Five people and two U.S. honey processors were charged with federal crimes last week as a result of an investigation into illegal importation of honey from China, known as “Honeygate,” led by the U.S. Immigration and Customs Enforcement and Homeland Security Investigations. The government is alleging that Chinese honey — which can be laced with illegal and unsafe antibiotics — was misdeclared when it was imported to the United States and routed through other countries to evade more than $180 million in anti-dumping duties. HSI and Customs and Border Protection said late last week they have stepped up efforts to combat commercial fraud that directly impacts the economy and public health. The charges come more than a year after an investigation by Food Safety News found that laboratory tests could not detect the origin of more than three quarters of honey purchased at retail locations because ultra-filtration methods remove naturally occurring pollen and make honey impossible to trace. Many in the industry say this practice contributes to honey laundering. As one honey producer put it: “It’s no secret to anyone in the business that the only reason all the pollen is filtered out is to hide where it initially came from and the fact is that in almost all cases, that is China.” According to the government, Honey Holding, which was doing business as Honey Solutions of Baytown, Texas and Groeb Farms Inc. of Onsted, Michigan — two of the country’s largest honey suppliers — have entered into deferred prosecution agreements. Honey Holding has agreed to pay $1 million and Groeb Farms has agreed to pay $2 million in fines. Both companies have also agreed to implement corporate compliance programs as part of their respective agreements. “These businesses intentionally deprived the U.S. government of millions of dollars in unpaid duties,” said ICE Deputy Director Daniel Ragsdale. “Schemes like this result in legitimate importers and the domestic honey-producing industry enduring years of unprofitable operations, with some even being put out of business. We will continue to enforce criminal violations of anti-dumping laws in all industries so American and foreign businesses all play by the same rules.” In a news release last week, the government said the individual defendants also include three honey brokers, the former director of sales for Honey Holding and the president of Premium Food Sales Inc., a broker and distributor of raw and processed honey in Bradford, Ontario. As reported in 2011, Ernie Groeb, the president and CEO of Groeb Farms Inc., which calls itself “the world’s largest packer of honey,” told Food Safety News that doesn’t have a specific requirement regarding pollen content for the 85 million pounds of honey Groeb Farms purchases. “We buy basically what’s considered raw honey. We trust good suppliers. That’s what we rely on,” said Groeb. The government started investigating allegations of circumventing anti-dumping duties in the honey trade in 2008. The investigation resulted in charges against 14 individuals, including executives of a German food conglomerate. Several people were charged with evading approximately $80 million in anti-dumping duties on Chinese honey and officials seized more than 3,000 drums of honey that illegally entered the U.S. The second phase of the investigation, announced last week, focuses on honey that was bought and processed by U.S. companies for domestic sale. “Some of that honey was adulterated with antibiotics not approved by the Food and Drug Administration (FDA) for use in honey,” said DHS. “None of the charges allege any instances of illness or other public health consequences attributed to consumption of the honey. The investigation is continuing.” DHS did not return requests for more information about antibiotic residues in the illegally imported honey. “Trade fraud can have significant implications for the U.S. economy and consumers,” said Customs and Border Patrol Chief Operating Officer Thomas S. Winkowski, in a statement. “These products take jobs away from American workers and frequently violate U.S. health and safety standards, potentially endangering the public. CBP is committed to fighting these fraudulent actors alongside our government partners.” See Food Safety News‘ investigation on ultra-filtered and illegally imported honey by Andrew Schneider: Tests Show Most Store Honey Isn’t Honey.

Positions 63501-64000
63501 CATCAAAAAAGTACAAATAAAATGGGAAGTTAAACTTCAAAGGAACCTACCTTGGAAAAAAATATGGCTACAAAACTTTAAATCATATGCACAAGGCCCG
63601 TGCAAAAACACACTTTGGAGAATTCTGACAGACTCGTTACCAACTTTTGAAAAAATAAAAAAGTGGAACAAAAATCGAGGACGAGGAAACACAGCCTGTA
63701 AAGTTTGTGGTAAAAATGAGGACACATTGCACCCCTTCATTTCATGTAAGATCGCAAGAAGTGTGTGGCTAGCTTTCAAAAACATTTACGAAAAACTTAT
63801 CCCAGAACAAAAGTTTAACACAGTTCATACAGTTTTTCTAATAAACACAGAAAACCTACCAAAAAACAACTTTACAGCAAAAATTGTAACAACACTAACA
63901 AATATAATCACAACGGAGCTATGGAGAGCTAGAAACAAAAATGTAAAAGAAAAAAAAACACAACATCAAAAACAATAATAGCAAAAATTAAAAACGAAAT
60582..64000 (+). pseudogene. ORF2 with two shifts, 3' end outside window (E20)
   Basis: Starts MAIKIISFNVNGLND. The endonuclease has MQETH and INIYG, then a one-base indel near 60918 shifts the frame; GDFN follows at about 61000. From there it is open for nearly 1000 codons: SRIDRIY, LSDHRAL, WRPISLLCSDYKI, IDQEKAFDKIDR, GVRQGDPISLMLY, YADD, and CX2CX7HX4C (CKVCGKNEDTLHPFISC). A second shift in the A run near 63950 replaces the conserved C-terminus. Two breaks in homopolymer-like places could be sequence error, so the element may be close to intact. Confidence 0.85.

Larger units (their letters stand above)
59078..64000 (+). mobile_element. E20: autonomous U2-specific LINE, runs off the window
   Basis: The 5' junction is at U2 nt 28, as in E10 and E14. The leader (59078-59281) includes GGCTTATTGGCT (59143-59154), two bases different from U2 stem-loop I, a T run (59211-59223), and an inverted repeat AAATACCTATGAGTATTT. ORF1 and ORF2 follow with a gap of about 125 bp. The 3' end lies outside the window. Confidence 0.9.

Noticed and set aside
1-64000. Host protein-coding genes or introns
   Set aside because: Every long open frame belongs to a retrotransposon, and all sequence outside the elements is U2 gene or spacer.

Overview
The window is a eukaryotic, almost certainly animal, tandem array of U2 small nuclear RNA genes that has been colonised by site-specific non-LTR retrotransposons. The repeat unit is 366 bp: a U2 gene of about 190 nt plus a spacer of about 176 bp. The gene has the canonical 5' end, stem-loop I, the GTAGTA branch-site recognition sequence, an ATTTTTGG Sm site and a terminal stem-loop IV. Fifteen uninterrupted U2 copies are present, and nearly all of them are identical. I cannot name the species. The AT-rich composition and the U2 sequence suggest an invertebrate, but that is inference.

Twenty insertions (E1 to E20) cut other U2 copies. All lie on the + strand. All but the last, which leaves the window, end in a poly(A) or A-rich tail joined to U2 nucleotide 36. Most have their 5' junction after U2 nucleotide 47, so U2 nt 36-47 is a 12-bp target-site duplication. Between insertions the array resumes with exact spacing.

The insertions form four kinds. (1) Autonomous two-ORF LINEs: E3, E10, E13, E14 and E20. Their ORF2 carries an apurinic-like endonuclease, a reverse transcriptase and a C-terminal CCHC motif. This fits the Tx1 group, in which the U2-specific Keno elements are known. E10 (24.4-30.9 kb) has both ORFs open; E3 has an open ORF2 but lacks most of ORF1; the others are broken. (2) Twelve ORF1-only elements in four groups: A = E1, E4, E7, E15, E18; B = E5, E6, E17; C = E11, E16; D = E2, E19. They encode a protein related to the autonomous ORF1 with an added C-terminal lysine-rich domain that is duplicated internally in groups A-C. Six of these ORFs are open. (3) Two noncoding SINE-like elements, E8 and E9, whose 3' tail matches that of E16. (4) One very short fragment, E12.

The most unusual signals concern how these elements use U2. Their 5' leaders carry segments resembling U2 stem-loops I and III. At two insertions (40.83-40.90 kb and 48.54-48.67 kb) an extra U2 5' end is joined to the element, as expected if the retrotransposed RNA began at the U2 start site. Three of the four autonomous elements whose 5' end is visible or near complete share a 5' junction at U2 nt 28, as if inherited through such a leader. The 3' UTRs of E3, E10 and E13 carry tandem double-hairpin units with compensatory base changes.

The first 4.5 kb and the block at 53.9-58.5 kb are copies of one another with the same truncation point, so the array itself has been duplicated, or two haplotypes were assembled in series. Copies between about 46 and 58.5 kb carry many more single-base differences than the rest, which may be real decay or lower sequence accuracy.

• Michael Bulger

    $1-2 million in fines for $180 million worth of fraud?

    These companies have put others out of business to become the largest honey packers in the country. They beat out the competition by selling smuggled and adulterated Chinese honey for more than 3 times what they payed while cheating the U.S. government out of tens of millions of dollars.